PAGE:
When is the Best Time to Buy a Car?
From my experience and extensive research, the best time to purchase a used or new car is often at the end of the year, especially in December.
This period sees some of the biggest discounts, incentives, and overall lowest prices as dealerships push to meet annual sales quotas and clear out old inventory before the new year.
But there are other opportunities throughout the year to score an excellent deal if you know when to shop. (See Table Below)
Best Times of the Year To Buy a Car
|Best Time to Buy
|End of December
|Dealerships aim to meet sales quotas and clear old inventory
|End of the Month/Quarter
|Dealers work to meet monthly/quarterly sales targets
|Medium to High
|Holiday Weekends (e.g., Memorial Day)
|Sales events and promotions are common
|End of Model Year (Fall)
|Dealers offer discounts to make room for new models
|Medium to High
|Weekdays, especially Monday/Tuesday
|Showrooms are less busy; better customer service
- Shop late in the year, especially in December, when dealerships offer the steepest year-end discounts and incentives.
- Look for deals at the end of each month/quarter as dealers work to meet quotas.
- Certain holidays like Memorial Day, July 4th, and Labor Day promote sales events and specials.
- Buy late in the model year, usually fall, when old models are on discount as new ones arrive.
- Opt for weekdays (Monday/Tuesday) when dealers are less busy and attentive to buyers.
- Have financing pre-approved before negotiating for the lowest rates.
Relevant Articles To Read:
- How To Buy A Car With Cash
- How Much Do Dealers Markup Used Cars
- How Much Do Dealerships Make on New Cars
Table of Contents
Seasonal Car Sales Bar Chart
Sources for the above graph:
Best Time Of Year to Buy a Used Car
When it comes to used cars, most of the best times to buy align with new cars, but now always. Below is a visual chart I created specifically for identifying when the best times are for buying used vehicles:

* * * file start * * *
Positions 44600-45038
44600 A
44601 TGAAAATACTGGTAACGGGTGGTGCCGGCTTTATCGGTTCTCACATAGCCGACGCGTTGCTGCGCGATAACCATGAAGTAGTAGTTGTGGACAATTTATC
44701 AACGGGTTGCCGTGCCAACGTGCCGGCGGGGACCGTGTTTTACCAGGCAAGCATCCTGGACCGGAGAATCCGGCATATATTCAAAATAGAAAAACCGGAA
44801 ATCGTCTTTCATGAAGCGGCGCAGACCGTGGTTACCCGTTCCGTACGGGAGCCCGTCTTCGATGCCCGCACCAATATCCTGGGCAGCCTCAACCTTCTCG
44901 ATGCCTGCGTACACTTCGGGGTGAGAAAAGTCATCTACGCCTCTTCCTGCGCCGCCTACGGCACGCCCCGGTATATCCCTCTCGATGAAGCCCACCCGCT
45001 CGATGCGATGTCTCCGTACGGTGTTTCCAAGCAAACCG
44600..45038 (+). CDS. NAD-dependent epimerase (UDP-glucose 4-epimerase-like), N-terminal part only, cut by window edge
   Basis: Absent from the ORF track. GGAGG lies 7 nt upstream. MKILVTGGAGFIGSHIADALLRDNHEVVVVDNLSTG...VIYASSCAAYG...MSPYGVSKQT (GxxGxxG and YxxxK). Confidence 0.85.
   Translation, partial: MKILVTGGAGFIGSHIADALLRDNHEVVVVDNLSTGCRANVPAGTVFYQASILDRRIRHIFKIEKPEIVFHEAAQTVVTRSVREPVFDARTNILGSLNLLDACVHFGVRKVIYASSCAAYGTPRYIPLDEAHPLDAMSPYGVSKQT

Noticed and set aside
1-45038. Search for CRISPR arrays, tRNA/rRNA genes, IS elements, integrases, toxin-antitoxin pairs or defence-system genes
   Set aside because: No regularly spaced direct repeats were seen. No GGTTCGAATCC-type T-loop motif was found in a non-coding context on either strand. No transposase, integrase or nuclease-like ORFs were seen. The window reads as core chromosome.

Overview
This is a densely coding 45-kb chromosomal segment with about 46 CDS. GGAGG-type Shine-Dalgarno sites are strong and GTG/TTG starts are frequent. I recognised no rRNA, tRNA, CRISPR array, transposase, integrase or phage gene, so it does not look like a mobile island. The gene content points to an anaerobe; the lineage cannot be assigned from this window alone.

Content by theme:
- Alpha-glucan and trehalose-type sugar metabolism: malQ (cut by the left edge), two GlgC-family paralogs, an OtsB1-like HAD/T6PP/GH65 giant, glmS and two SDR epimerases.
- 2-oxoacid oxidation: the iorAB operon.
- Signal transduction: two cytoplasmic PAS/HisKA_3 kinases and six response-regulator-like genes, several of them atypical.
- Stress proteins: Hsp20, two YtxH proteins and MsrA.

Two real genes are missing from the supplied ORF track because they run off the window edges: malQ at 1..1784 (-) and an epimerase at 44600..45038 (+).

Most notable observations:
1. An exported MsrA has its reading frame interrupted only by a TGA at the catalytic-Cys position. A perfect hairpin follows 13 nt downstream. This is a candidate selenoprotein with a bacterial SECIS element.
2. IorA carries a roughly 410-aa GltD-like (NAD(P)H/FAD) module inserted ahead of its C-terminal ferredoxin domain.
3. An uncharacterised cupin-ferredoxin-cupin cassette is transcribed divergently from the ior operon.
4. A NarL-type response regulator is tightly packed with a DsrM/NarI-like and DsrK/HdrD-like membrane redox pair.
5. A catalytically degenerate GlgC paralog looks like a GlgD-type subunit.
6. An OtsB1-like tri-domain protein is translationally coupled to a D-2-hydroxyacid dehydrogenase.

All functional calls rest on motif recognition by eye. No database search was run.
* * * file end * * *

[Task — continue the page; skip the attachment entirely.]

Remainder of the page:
|October through January, especially December, tend to have lower prices and more room to negotiate as demand drops in colder weather. Dealers push to meet annual sales quotas before the new year, leading to clearance sales.
|End of Months/Quarters
|Used car prices decline at the end of each month or financial quarter as dealerships aim to hit sales targets before they reset.
|Late summer and early fall model changeover periods can bring deals on outgoing model year vehicles similar to new cars.
|Major 3-day weekends like Memorial Day, July 4th and Labor Day promote used car sales events and specials to drive showroom traffic.
|Since used car deals fluctuate based on supply and demand changes, flexible timing and models give buyers the best shot at savings as prices shift up and down. Checking dealer lots regularly, especially after major weather events that damage trade-in inventory, can reveal periodic deals.
When Dealers and Automakers Offer the Best Car Deals
New car prices fluctuate throughout the year as supply and demand shifts. By timing your purchase right, you can take advantage of periods where pricing reach annual lows.
End of the Year Car Sales
Without a doubt, the end of the year (December) is the best single month for new car deals with discounts averaging 6-8% off MSRP, according to Edmunds data.